The day before Tom's cat's 20th birth anniversary (that cat's name is Thumper), the goat mother (Onya) gave birth to a male kid (Snow), which was March 31st. We were ready to have all four of us help out and/or witness the birth. Chelsea rang the bell frenetically (not the ordinary, steady ring indicating meal or prayer time) so the three dudes jumped in the truck and raced up the hill to Catherine's House. We had been occupied harvesting soil (including a tiny dose of sand in our mostly clay soil), and sacrificed the job in order to help make sure the kid came out o-k, which, as you can see above, he did. The first hour included the four of us trying to get clean-ish milk from the udders into our allegedly sterile containers and then into junior's mouth. He liked it body-temperature (of course) the first two days, but by the third day he's o-k with our interloping in the natural process of mom-to-kid milking. That first day the colostrum made the milk more yellowish, and we developed a routine of heating to 100 degrees, and pan-feeding the little kid, but the routine's easier these days since Snow doesn't reject the milk when it's room temperature (even on these cold days of snow, ice, rain and scattered sunshine). Mother Nature makes it easy, and human technology makes it different, and necessarily more complex, because we people want to make butter, cheese, ice-cream, and simply have a drink of goat milk LATER than when it must come out of the udders. The mom just wants the udders emptied regularly, and the kids are hungry/thirsty--a match made on a heavenly earth. But the wisdom of veganism includes the niceness of NOT interfering so seriously in the birth-life-reproduction-death-etc. cycle of those other animals. The wisdom of farming is to "manage relationships among various species to facilitate surplus and greater overall pleasure" for at least some of the species involved. The wisdom of wildness includes simplicity, more roughness, and randomized amounts of suffering and death when compared to compassionate management of resources.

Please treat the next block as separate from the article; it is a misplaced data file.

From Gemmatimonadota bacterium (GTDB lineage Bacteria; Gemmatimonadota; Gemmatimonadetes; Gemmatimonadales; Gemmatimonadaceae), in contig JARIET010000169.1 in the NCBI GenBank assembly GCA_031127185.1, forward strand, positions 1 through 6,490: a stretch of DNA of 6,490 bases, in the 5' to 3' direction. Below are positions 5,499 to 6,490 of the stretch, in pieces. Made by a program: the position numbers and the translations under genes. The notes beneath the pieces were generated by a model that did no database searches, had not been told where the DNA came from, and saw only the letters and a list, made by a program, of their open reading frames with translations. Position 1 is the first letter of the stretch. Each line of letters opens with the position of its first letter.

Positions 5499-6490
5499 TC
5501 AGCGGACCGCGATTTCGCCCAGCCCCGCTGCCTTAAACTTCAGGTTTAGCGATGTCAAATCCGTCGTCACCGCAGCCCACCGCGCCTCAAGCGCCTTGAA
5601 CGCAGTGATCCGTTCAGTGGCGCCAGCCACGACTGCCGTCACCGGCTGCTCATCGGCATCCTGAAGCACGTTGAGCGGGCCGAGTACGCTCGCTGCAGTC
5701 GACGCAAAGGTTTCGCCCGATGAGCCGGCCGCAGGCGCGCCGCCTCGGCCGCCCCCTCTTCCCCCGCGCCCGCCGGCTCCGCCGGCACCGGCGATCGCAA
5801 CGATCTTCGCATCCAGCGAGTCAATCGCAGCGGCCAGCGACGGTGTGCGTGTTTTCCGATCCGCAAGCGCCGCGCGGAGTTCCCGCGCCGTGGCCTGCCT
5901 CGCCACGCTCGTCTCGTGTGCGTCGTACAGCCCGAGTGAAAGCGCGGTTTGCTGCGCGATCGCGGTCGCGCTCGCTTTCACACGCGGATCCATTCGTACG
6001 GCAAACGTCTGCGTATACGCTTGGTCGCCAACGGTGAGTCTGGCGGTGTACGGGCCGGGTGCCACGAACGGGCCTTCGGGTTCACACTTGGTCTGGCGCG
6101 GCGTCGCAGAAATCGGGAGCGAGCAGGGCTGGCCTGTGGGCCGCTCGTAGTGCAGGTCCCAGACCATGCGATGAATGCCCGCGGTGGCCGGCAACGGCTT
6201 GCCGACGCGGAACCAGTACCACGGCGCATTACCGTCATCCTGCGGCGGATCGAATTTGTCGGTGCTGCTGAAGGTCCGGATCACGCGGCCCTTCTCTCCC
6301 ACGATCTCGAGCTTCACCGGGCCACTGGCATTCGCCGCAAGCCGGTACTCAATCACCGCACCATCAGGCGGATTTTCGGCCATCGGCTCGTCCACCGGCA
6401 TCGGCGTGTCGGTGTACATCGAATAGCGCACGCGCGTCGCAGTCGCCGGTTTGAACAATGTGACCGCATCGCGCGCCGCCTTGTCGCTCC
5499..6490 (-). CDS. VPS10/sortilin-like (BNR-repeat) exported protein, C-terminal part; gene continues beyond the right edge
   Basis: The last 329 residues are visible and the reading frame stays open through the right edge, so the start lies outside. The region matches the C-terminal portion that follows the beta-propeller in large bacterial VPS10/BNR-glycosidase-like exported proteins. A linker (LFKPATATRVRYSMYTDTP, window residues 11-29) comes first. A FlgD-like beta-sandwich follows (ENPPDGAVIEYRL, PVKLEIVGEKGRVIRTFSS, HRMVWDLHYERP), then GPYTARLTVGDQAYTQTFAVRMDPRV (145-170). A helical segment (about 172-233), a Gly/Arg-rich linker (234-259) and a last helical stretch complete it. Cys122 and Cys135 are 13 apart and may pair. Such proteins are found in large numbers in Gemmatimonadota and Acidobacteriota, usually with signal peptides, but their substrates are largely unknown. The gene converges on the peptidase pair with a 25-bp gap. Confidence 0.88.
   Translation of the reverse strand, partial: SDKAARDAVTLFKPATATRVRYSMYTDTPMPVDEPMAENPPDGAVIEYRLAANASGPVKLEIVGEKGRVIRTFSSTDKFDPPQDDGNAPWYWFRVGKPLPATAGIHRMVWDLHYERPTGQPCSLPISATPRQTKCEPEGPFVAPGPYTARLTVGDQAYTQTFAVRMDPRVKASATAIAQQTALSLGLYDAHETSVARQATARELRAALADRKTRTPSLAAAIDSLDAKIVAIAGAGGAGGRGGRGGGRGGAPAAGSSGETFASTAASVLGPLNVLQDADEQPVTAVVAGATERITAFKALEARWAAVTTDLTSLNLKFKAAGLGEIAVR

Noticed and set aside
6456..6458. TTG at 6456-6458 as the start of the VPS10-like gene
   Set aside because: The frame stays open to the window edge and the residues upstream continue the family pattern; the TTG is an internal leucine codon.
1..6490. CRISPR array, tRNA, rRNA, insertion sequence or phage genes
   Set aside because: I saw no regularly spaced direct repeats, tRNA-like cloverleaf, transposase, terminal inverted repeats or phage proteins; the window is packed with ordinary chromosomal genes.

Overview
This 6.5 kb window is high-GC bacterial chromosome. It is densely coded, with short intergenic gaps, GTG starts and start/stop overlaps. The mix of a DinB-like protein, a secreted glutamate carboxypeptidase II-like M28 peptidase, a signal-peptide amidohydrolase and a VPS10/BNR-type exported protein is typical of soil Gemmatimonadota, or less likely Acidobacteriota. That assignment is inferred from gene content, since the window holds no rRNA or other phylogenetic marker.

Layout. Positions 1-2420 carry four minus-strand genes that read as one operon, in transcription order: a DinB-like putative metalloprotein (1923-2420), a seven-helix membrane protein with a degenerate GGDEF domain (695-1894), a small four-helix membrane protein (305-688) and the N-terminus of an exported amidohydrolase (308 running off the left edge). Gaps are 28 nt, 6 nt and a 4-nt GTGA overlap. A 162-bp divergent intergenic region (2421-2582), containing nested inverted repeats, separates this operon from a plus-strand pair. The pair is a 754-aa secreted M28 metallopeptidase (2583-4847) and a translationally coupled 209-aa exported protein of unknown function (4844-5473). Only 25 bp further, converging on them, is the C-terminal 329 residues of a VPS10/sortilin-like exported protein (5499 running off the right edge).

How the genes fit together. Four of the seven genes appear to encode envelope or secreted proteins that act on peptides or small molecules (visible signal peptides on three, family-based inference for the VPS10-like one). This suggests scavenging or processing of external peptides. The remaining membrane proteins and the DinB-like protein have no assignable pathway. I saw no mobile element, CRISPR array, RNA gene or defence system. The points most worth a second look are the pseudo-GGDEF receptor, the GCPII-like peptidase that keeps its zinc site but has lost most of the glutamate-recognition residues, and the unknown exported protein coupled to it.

So, in order to avoid the heartbreak of hearing the kid crying for his mom in the inevitable separation anxiety a week after milking/suckling at their leisure, we made sure the kid is imprinting his sense of who-the-herd-is with us humans. That means nearly constant companionship with him and our three-times-daily milking of his mom, and the need for refrigeration in case the kid's not hungry when the milk is fresh. About 48 hours after birth, Good Onya was producing enough milk that the kid was satisfied each time he pan-drank his meals/snacks, and we had 200 milliliters extra for human consumption. She's probably producing enough for two kids, since twins are more common in goats than humans. We now know why other folks (including our Farm's founders) would deal with the sadness of separating the kid LATER (a week, rather than immediately) from the mother--at least one reason is that it's infinitely easier to let them deal with each other as mom & offspring than to keep this schedule of milking/feeding/walking/holding/etc. with the two in a way that's different than a month from now when the kid's old enough to eat solids and act like an adult, basically, as far as farming adult animals seems to go. After a few days we began finding ways to get the mom & kid to spend time together, but it's a tough balance, for us to get milk (avoiding the potential of natural nursing via kid-on-teat) and for the offspring and parent to spend time together, it's always supervised by us humans. When we leave them unsupervised, they sometimes call to each other, bleating back and forth through the walls of the stalls and goat-yards of separation. They are pain pals for the time being, as Chels & I were when her back ailed her and my tooth distracted me. All this for the sake of producing what we consume, and sharing what we produce with others: a way for our people to start producing more than consuming. We currently can afford to give the small amounts of leftover milk away to a friend or two one day a month or so, but for the masses who buy milk out there in the consumer society, it's a different kinda game.
I think milk should be a whole lot more expensive than it is, now feeling the labor/time/energy needed to manage milk-sharing between goats and humans. But who am i to say how the "market" should be run? We'll continue to buy good feed (non-GMO) for the goats and hope to be able to produce all nutrients needed on these 80 acres within a few years. We got plenty of manzanita (they love to eat that!) so grazing's a no-brainer for a small herd of up to 10 goats, if we have enough caprine-lovers 'round these parts.